When Jesus was stripped of his garments it was surmised and intended that he was being stripped of his honor and integrity thus calling into question all he had done and said.
By his humiliation it was to be assumed he had no power and all those who had been assisted, healed, and taught by him would, in their confusion, begin to doubt their own conversions and deeper understanding about the kingdom of God.
How many of us have been stripped of our job, our ministry or our position in life? Though others may or may not doubt all our efforts and determination to make a difference, we doubt ourselves. We may watch from a distance as all that we had built up, comes down and is replaced by that which is foreign to us or so in opposition to what we felt we had accomplished that we suffer all the more.
This is especially true when we work in ministry (and I don’t necessarily mean for the church because many of us have seen an aspect of ministry to our work regardless of the fact that we were being paid). It is so difficult to accept our stripping and we plunge headlong into the darkness of depression. Others around us may try to reassure us, others may add to our doubts. It is a lonely road. We lose our incentive to reach out to serve again.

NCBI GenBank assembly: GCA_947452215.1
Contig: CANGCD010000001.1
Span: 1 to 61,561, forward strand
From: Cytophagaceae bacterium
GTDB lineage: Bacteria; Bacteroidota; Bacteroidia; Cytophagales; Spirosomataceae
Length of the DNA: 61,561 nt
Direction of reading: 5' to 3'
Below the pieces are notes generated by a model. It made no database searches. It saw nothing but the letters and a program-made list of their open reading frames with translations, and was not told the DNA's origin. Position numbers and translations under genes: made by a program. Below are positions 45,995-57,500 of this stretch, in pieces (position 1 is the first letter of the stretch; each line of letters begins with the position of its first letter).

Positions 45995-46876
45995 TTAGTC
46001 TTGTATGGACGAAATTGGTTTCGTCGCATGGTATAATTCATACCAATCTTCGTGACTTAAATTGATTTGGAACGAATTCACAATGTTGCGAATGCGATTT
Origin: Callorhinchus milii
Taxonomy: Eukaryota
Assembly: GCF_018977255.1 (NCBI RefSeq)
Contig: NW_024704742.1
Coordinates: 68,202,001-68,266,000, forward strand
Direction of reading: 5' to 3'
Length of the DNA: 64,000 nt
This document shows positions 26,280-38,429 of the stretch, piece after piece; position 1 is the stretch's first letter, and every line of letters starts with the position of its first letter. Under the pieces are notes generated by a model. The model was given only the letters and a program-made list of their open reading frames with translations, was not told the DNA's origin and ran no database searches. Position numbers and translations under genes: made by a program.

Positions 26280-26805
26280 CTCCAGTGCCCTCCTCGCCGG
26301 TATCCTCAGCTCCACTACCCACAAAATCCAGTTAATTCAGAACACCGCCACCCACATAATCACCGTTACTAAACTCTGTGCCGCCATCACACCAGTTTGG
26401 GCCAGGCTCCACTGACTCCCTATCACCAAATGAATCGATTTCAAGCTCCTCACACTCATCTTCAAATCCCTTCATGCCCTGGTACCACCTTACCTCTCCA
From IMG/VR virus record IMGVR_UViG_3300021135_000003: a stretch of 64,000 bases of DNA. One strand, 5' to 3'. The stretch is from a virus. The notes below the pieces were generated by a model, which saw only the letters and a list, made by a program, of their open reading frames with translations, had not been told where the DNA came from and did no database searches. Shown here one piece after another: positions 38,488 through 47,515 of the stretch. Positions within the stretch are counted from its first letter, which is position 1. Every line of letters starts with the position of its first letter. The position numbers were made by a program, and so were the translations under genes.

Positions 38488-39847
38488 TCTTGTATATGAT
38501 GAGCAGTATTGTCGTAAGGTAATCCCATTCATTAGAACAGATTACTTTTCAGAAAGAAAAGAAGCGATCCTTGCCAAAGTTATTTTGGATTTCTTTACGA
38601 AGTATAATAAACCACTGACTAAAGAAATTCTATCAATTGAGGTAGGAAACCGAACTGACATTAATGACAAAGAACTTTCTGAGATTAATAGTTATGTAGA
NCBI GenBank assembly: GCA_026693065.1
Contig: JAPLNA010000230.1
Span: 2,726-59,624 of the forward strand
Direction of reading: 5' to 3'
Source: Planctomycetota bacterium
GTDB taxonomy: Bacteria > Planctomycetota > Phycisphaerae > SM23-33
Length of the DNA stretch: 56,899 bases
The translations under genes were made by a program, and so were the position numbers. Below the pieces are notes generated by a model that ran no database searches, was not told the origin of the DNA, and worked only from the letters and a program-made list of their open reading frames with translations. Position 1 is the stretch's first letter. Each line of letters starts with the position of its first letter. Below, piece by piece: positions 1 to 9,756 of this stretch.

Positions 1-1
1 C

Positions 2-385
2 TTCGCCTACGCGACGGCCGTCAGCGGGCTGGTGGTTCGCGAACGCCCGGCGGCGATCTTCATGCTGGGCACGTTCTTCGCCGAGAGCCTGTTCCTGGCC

At this point it would be so helpful if we could remember that regardless of the stripping of Jesus who had so much more to lose than we ever could; those who knew him, who walked with him and heard his words, and saw his works lost nothing by this act of stripping. The good that Jesus had done, the hearts he had touched were affected too deeply and their lives were too changed too much for them to doubt. They knew that Jesus had made a real difference in their lives, regardless of anything that was alleged now.
This is true for us as well. Though some may doubt our efforts and we may doubt ourselves, those whom we have touched will be forever changed and that really is all that matters.